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Remembering George Michael

Before 2016 ended it claimed yet another of our most beloved souls. George Michael was snatched away on Christmas morning. A soulful singer, a thoughtful songwriter and a performer of great charisma, he was the gay icon of a generation. His creativity, generosity and warmth were, sadly, matched by his self-destructive inclinations – talented but troubled. Importantly, he was loved – by friends, family, millions of fans and, eventually, even by arch-rival Boy George! In this special feature, Marc Andrews reflects on the man, his music and his legacy. Steve Pafford recalls his up-close-and-personal encounters with George, and we unearth a great anecdote from Aussie music’s Paul Mac – something to do with “fluffing”!

Like so many gay men of my generation, George Michael has meant a lot to me at different times in my life.

As a gawky teenager in the early 1980s I remember taking posters of my idol from my Smash Hits magazines in to my mother’s hairdresser and demanding they cut my hair just like George Michael from Wham!

A poster of this Greek Adonis, George glistening underneath an outdoor shower and wearing only the briefest pair of white speedos, was pinned up inside my bedroom closet, kickstarting my lifelong lust for tanned cuties in semi-transparent Lycra.

I loved his music, both as part of Wham! and his subsequent solo career, and I loved the quick-witted George that would appear in interviews. There was a sly queerness about him when he’d somewhat unconvincingly announce he had a girlfriend. I felt strangely drawn to him, both sexually and spiritually, for reasons I didn’t understand at the time but most certainly do now.

When I began writing about pop music in 1988 for Smash Hits George already rivaled Michael Jackson as the biggest male music star in the world. He’d already outlived his pop use-by-date in superduo Wham! with school buddy Andrew Ridgeley, who went on to race cars, marry Keren Woodward from Bananarama, take up surfing and not much else really.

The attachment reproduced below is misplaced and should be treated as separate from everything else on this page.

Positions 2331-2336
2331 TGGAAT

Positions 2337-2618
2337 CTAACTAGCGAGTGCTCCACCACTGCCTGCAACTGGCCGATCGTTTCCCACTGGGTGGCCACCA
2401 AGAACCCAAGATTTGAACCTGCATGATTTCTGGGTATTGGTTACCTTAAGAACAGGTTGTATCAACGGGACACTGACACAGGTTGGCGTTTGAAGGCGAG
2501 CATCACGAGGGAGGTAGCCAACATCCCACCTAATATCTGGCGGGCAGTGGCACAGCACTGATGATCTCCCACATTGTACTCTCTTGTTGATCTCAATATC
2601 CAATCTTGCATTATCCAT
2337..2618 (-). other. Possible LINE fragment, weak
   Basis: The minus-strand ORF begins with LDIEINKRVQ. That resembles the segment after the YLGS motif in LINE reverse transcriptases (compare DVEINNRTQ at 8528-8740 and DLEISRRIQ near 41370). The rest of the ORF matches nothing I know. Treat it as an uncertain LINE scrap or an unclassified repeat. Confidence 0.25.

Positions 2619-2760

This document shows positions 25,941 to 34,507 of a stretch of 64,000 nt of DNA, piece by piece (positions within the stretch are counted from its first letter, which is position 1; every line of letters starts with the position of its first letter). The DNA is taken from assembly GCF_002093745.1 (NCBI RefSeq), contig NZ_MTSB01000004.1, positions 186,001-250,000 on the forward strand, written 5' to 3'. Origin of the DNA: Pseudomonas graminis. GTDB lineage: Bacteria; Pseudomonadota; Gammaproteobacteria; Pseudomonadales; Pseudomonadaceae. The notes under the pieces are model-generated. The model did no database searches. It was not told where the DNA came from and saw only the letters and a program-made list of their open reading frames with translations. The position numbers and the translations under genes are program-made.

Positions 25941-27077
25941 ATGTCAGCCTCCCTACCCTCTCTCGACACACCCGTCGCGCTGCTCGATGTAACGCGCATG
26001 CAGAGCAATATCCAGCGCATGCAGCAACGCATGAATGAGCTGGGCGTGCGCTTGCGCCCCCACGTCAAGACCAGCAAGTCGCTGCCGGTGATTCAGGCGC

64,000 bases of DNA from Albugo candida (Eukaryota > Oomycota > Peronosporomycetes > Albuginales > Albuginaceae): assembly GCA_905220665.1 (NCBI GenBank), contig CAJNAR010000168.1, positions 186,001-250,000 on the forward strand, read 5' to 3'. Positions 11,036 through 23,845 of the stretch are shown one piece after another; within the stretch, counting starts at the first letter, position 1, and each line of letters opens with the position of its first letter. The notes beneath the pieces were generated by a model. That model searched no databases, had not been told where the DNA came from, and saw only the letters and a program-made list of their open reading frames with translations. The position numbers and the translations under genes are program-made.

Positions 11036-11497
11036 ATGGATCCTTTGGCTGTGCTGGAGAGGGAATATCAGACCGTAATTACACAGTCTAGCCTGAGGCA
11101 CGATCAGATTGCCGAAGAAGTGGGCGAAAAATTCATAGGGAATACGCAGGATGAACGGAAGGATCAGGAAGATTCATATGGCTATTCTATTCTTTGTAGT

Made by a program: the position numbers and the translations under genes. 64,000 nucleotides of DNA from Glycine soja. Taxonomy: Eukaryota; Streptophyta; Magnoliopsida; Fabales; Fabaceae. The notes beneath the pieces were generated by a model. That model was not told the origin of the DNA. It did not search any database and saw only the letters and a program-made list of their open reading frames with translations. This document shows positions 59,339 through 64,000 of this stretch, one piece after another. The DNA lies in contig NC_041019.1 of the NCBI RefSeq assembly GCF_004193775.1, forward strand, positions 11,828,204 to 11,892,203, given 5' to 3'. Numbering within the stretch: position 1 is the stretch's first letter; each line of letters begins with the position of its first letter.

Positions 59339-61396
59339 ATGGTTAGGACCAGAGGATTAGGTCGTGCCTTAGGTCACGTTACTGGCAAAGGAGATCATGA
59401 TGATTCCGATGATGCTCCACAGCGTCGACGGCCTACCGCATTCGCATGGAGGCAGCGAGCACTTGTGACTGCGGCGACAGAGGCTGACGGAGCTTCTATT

Born Georgios Kyriacos Panayiotou in East Finchley, London on June 25 in 1963 to a Greek Cypriot father and a Jewish English mother, George founded Wham! with Ridgeley in 1981 and just two years later the band’s first album Fantastic reached nimber one in the UK. Their second album, Make It Big, reached the top of the charts in the US a year later and introduced the world to many songs that would become well loved George Michael signature tracks including Wake Me Up Before You Go-Go, Freedom and Careless Whisper – which would become the very first George Michael solo single when it was released outside of the US.

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About DNA Magazine

It’s time to take your pants off… because this month's DNA is all about underwear. The issue is jam-packed with the latest trends in underwear styles with an in-depth guide by our fashion guru Joshua Heath. For the more adventurous and confident, fashion model Gabriel Garcia shows off the unique style of men’s lace underwear that's on trend. This issue, we also pay tribute to George Michael – the man, the music, the icon. In this special feature, Marc Andrews reflects on George's career highlights and some of his personal lows. Steve Pafford recalls his up-close-and-personal encounters with George, and we unearth a great anecdote from Aussie music’s Paul Mac – something to do with “fluffing”! Openly gay UFC fighter, Timothy Guest joins us to talk about overcoming ADHD and depression and how he went from go-go boy and jail bird to ultimate fighting champion. On the cover, Abel Cruz from Photo Studio Miami captures the body-licious Jason Whidby in rocket-fuelled shoot that will leave you begging for more! For art lovers, we showcase the work of the world famous Ross Watson ahead of his up-coming Sydney exhibition and take a look at a unique Bollywood adaptation of the classic fairytale Cinderella – with an all-male cast. All that, and so much more in this month’s DNA Magazine.